Pork belly, Belgian endive, candied walnut, cumin mole

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Preparation info

  • Serves 8

    main course portions
    • Difficulty


Appears in

Mile 8: A book about cooking

Mile 8

By David Higgs

Published 2018

  • About

The combination of the cumin mole and the endive with the pork is less sweet than traditional accompaniments. It’s full of flavour and not too rich. Brining meats is a good idea if you have the time and space. It keeps the meat moist, so it’s less likely to dry out during cooking.


Pork belly

  • 1.5 kg pork belly off the bone and trimmed of excess fat
  • brine – to cover the meat

Belgian endive

  • 4 endives
  • salt
  • 150 ml orange juice
  • 50 ml lemon juice
  • 3 sprigs thyme
  • ice bath


Soak the prepared pork belly in brine overnight. Once brined, remove the pork and portion into 160 g servings. Grill on low heat until nicely coloured and cooked through. Make sure the fat is well rendered. Keep warm until serving.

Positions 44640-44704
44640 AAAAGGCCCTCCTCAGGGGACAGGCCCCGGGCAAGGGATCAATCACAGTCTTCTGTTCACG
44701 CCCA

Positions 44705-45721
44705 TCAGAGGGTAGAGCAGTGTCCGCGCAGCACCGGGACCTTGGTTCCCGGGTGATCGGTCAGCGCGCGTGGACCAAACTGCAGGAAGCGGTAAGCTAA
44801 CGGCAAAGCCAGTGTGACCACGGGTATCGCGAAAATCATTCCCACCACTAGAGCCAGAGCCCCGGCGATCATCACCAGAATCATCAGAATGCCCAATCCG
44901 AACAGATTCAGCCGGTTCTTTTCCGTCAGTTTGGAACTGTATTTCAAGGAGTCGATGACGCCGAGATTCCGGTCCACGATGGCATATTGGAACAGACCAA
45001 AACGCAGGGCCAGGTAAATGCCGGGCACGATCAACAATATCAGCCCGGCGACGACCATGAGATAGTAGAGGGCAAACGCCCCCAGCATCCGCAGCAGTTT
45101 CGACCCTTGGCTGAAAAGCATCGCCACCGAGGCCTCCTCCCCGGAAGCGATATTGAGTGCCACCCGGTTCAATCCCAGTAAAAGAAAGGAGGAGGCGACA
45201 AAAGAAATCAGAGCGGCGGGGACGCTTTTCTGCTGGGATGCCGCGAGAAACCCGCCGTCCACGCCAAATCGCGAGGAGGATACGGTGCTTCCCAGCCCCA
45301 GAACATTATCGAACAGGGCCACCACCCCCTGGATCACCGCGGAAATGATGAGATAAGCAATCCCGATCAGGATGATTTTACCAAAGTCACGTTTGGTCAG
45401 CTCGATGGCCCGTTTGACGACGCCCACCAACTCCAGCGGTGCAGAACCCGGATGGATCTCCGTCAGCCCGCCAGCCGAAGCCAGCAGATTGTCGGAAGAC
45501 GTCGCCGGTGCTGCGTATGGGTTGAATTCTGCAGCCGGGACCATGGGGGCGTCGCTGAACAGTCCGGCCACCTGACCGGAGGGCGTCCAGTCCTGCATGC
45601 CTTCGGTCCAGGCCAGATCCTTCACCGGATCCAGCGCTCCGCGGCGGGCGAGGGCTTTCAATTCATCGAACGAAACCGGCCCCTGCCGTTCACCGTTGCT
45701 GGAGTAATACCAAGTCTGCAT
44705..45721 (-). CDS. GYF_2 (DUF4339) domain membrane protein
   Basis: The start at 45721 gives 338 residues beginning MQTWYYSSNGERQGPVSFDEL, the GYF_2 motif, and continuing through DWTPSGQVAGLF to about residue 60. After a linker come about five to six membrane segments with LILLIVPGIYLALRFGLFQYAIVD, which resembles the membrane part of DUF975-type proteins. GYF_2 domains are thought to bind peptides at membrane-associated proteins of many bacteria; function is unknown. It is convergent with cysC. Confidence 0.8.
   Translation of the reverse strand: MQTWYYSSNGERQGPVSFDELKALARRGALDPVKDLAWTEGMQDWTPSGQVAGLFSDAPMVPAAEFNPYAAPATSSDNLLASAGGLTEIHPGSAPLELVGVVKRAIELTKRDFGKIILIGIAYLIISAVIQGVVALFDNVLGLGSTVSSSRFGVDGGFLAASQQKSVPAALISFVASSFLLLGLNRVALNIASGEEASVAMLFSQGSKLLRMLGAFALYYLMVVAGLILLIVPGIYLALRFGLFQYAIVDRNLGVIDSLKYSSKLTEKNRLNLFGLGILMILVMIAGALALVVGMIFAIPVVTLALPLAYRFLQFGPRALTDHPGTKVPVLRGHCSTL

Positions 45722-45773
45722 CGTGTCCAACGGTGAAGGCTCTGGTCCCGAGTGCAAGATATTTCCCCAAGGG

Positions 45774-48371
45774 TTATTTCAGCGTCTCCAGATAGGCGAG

Cut the endives in half lengthways and sprinkle with salt. Rinse after an hour – this step will remove any bitterness in the leaves. Place the endives, juices and thyme into a vacuum bag. Vacuum seal and sous vide at 88°C for 2 hours. Chill in an ice bath.

When ready to serve, place onto medium coals and reheat gently. If no sous vide is available, cook at a low temperature in a pan with a touch of butter and fresh thyme until golden and soft, finishing with a squeeze of lemon.

To assemble, place a 160 g portion of pork belly, sliced in half, on each plate. Place the endive next to the pork and spoon the cumin mole next to that. Finely grate or microplane the candied nut onto the endive. Finish with 30 ml beef jus (in a container, if desired) and a piece of puffed crackling.